A Rather Unusual Hat

Amy Leonard Kim, Historical Museum Specialist | June 22, 2023 |
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Hat worn by John Drinkwater when struck by lightning on horseback. (20220929-D-TY520-2009)

Built in 1876 and active until 1891, the post hospital at Fort Davis in the post-Civil War Texas frontier was one of the most modern hospitals in the West. The post surgeons and assistant surgeons were highly trained physicians, commissioned officers, and nearly all were veterans of the Civil War. The responsibilities of a post surgeon were extensive and varied, and spanned from the oversight of general daily sanitation and food production to the medical care of the post's residents and the local population.

Post hospital in Fort Davis

Post hospital in Fort Davis, Texas. Undated. (CP 3120)

U.S. Army surgeon William Henry Gardner served as post surgeon at Fort Davis from 1882 to 1886. During his tenure, Gardner oversaw the construction of a new wing of the hospital in addition to a multitude of other daily tasks. One expectation of post surgeons and assistant surgeons was the active collecting of specimens to be forwarded to the Army Medical Museum (now NMHM) when it was still in the early years of building its collections. Although in the heart of the Texas frontier during the Indian Wars, Army records for the post indicate that the greatest burden of the hospital's cases were accidental injuries and treatment of disease, rather than battle-related injuries.

Letter by post surgeon William Henry Gardner

Letter by post surgeon William Henry Gardner to the museum detailing the case of John Drinkwater and his lightning-struck hat. (AFIP 379021)

One such civilian accident occurred on Aug. 2, 1885, while the hospital was under the care of Surgeon Gardner. A young Englishman named John Drinkwater was furiously riding his horse in a desperate attempt to escape a Texas summer storm when he and his horse were struck by lightning and immediately killed, as witnessed by a riding companion who remained unharmed. In a letter to the museum accompanying a damaged hat, Gardner recounts in lurid detail the violence of the strike that killed the man and the resulting condition of the body upon his own personal examination. He writes of a "rather unusual specimen" that he believed fellow Army physician and museum curator John Shaw Billings would be interested in adding to the collection. Presumably through the second-hand account of the companion riding with Drinkwater, he describes the action of the strike, "The electric fluid passed through the hat and struck the scalp on the side of the head over the left temple, passed down the side of the face and neck to the front of his chest, and from thence into the body of the horse killing him also." He examined the body 17 hours after the accident and noted lacerations and burns where the lightning traveled through the body. He also described a pattern of "the usual branching and arborescent lines so often seen on bodies of persons struck with lightning." It is a phenomenon known as Lichtenberg figures: lesions created when capillaries beneath the skin rupture due to electrical shock. This creates a tree-like pattern that disappears within a few days.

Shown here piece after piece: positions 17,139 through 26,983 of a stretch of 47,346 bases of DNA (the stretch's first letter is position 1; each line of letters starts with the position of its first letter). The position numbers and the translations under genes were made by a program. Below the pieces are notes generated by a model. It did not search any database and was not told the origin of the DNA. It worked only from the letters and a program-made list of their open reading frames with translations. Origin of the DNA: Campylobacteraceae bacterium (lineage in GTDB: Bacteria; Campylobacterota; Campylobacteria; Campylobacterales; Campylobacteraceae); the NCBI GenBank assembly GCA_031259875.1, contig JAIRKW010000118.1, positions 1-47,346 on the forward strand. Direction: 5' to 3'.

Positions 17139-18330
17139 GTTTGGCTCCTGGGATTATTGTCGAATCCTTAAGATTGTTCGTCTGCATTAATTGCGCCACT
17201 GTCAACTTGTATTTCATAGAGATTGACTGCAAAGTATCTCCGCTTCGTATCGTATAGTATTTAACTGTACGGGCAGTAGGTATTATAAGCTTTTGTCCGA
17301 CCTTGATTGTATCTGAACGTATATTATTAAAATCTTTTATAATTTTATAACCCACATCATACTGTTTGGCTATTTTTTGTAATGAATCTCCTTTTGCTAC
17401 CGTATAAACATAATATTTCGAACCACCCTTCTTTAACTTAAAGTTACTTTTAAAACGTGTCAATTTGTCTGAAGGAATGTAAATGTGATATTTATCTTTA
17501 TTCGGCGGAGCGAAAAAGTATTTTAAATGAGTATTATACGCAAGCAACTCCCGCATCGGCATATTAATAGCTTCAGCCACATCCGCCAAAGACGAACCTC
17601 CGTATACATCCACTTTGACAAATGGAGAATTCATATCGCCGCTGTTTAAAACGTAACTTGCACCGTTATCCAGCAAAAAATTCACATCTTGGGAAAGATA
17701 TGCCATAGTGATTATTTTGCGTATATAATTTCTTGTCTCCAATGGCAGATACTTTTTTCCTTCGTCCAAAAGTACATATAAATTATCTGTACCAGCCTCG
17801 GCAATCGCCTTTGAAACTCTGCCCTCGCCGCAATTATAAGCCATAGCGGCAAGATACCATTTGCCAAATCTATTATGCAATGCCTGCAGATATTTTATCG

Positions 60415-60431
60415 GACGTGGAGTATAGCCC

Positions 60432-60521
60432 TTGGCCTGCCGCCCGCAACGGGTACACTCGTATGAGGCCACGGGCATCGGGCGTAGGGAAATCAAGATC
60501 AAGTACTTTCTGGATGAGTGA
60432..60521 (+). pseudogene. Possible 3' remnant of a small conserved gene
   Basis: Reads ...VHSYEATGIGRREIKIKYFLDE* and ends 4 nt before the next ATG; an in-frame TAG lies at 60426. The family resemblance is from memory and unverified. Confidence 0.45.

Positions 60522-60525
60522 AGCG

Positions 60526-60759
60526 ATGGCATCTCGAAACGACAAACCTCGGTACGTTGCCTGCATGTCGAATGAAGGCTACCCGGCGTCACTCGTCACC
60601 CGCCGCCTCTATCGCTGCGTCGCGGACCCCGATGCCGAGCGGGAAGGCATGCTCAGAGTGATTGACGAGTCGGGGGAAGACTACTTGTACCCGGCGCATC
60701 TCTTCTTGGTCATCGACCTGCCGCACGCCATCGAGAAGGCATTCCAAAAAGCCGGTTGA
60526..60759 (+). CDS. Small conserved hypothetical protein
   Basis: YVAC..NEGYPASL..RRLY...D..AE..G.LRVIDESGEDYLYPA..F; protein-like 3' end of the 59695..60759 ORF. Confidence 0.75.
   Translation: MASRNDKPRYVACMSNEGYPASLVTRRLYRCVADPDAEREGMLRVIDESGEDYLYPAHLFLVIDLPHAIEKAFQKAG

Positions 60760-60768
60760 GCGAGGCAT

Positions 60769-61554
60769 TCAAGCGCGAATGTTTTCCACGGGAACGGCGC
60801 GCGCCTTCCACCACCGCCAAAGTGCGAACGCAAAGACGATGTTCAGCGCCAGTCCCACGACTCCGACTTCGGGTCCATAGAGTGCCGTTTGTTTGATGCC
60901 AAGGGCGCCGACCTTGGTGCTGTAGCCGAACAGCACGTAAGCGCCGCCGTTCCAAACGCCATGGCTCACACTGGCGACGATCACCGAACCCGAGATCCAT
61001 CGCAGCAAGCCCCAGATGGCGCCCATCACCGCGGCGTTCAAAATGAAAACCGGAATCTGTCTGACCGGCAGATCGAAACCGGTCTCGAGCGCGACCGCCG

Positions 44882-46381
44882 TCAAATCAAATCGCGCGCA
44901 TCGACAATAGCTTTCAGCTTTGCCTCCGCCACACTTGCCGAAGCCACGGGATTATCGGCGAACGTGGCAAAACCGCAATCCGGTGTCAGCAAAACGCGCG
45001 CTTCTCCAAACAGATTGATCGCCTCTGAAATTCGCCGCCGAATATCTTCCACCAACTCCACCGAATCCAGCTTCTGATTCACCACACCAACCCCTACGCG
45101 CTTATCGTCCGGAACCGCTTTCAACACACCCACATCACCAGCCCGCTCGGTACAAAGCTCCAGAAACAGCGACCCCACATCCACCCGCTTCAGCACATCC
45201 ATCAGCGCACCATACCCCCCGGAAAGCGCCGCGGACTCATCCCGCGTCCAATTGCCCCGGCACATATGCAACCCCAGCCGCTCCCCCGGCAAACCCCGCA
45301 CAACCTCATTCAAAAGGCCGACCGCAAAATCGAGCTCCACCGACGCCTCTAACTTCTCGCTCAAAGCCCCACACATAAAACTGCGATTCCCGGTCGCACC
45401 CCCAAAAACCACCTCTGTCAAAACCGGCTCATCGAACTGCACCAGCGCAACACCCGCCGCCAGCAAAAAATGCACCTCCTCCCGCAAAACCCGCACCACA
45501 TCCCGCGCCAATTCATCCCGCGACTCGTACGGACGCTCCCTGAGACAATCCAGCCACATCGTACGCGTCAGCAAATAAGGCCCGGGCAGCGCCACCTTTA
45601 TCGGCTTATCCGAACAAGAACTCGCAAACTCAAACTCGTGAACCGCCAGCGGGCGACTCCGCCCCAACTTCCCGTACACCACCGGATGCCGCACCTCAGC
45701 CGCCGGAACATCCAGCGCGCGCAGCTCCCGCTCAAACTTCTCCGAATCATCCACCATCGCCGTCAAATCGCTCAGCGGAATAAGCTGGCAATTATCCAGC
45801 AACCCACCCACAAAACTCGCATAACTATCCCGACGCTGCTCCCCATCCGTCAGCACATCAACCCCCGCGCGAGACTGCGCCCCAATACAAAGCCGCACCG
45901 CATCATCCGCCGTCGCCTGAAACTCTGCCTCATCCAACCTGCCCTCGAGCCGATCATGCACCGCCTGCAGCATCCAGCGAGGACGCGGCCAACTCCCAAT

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Gardner submitted the "rather unusual" hat to the museum as he believed it exhibited a similar branching pattern to the design he witnessed on the body. The metallic ornaments on the hat's leather band were blown off during the strike and were never found.

Gardner left Fort Davis at the end of 1886 and served as a lieutenant colonel and U.S. Army Deputy Surgeon General until 1896; he retired in 1898. Gardner is buried in Arlington National Cemetery and his hat currently resides at NMHM in the Historical Collections among other artifacts with supporting case study materials that offer insight into the history of military medicine.


OHA 75 Contributed Photographs Collection CP 3120

OHA 31 Museum Records: Accession Records AFIP 379021 (letter)

"The Post Hospital at Fort Davis, 1876-1891." National Park Service.

"Lightning Injuries." DynaMed. EBSCO Information Services. Accessed January 23, 2023.

Relevant Links:

Fort Davis National Historic Site

William Henry Gardner at the Arlington National Cemetery

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